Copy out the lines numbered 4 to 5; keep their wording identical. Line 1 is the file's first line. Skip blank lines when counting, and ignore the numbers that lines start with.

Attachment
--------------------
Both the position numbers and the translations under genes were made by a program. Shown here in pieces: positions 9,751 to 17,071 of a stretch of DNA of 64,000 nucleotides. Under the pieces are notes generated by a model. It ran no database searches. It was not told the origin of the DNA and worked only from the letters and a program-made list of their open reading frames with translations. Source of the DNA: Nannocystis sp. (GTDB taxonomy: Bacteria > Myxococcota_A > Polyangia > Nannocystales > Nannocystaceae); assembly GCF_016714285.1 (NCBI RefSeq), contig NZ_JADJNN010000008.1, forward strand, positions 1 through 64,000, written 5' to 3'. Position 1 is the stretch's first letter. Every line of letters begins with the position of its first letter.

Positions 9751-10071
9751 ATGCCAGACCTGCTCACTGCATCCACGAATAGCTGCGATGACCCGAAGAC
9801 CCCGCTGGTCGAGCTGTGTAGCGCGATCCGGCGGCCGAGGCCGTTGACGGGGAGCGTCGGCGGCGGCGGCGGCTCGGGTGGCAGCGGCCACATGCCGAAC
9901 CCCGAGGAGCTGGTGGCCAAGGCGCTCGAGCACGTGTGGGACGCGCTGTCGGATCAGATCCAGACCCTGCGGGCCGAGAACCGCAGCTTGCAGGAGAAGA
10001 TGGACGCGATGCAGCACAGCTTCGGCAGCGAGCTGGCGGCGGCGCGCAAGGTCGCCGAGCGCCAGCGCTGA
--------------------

9801 CCCGCTGGTCGAGCTGTGTAGCGCGATCCGGCGGCCGAGGCCGTTGACGGGGAGCGTCGGCGGCGGCGGCGGCTCGGGTGGCAGCGGCCACATGCCGAAC
9901 CCCGAGGAGCTGGTGGCCAAGGCGCTCGAGCACGTGTGGGACGCGCTGTCGGATCAGATCCAGACCCTGCGGGCCGAGAACCGCAGCTTGCAGGAGAAGA